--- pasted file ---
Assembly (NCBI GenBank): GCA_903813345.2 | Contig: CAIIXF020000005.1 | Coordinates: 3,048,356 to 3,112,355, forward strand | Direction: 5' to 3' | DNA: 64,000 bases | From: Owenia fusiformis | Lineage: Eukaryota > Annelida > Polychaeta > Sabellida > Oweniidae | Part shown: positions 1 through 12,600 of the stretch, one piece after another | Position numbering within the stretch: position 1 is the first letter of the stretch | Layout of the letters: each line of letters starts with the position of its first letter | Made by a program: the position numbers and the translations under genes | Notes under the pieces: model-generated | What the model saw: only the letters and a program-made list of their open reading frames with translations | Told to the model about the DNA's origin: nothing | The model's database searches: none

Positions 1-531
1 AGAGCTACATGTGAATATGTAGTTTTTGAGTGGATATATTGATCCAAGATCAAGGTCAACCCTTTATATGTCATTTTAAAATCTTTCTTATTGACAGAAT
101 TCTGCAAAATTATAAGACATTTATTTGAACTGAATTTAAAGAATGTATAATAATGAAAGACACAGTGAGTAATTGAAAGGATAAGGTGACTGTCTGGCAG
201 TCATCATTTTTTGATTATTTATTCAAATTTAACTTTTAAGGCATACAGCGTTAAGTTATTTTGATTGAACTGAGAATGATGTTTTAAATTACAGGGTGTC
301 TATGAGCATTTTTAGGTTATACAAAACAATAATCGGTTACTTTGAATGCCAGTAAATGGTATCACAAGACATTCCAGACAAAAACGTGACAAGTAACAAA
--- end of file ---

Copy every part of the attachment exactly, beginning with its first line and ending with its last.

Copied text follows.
Assembly (NCBI GenBank): GCA_903813345.2 | Contig: CAIIXF020000005.1 | Coordinates: 3,048,356 to 3,112,355, forward strand | Direction: 5' to 3' | DNA: 64,000 bases | From: Owenia fusiformis | Lineage: Eukaryota > Annelida > Polychaeta > Sabellida > Oweniidae | Part shown: positions 1 through 12,600 of the stretch, one piece after another | Position numbering within the stretch: position 1 is the first letter of the stretch | Layout of the letters: each line of letters starts with the position of its first letter | Made by a program: the position numbers and the translations under genes | Notes under the pieces: model-generated | What the model saw: only the letters and a program-made list of their open reading frames with translations | Told to the model about the DNA's origin: nothing | The model's database searches: none

Positions 1-531
1 AGAGCTACATGTGAATATGTAGTTTTTGAGTGGATATATTGATCCAAGATCAAGGTCAACCCTTTATATGTCATTTTAAAATCTTTCTTATTGACAGAAT
101 TCTGCAAAATTATAAGACATTTATTTGAACTGAATTTAAAGAATGTATAATAATGAAAGACACAGTGAGTAATTGAAAGGATAAGGTGACTGTCTGGCAG
201 TCATCATTTTTTGATTATTTATTCAAATTTAACTTTTAAGGCATACAGCGTTAAGTTATTTTGATTGAACTGAGAATGATGTTTTAAATTACAGGGTGTC
301 TATGAGCATTTTTAGGTTATACAAAACAATAATCGGTTACTTTGAATGCCAGTAAATGGTATCACAAGACATTCCAGACAAAAACGTGACAAGTAACAAA